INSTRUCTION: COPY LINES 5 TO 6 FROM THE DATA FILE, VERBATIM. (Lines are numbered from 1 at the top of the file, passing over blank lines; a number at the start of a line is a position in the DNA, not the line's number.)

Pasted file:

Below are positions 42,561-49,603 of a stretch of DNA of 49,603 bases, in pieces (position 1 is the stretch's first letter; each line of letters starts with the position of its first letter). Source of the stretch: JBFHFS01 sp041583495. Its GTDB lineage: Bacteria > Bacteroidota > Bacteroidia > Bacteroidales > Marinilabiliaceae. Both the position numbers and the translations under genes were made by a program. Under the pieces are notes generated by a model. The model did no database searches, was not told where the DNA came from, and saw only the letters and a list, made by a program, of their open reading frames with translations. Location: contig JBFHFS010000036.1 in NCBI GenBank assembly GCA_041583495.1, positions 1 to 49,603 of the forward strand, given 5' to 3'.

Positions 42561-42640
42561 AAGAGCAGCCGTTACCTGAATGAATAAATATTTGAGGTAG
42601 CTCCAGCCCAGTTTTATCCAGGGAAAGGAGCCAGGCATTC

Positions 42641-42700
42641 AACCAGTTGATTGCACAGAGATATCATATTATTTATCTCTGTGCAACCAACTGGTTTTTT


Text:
Positions 42641-42700
42641 AACCAGTTGATTGCACAGAGATATCATATTATTTATCTCTGTGCAACCAACTGGTTTTTT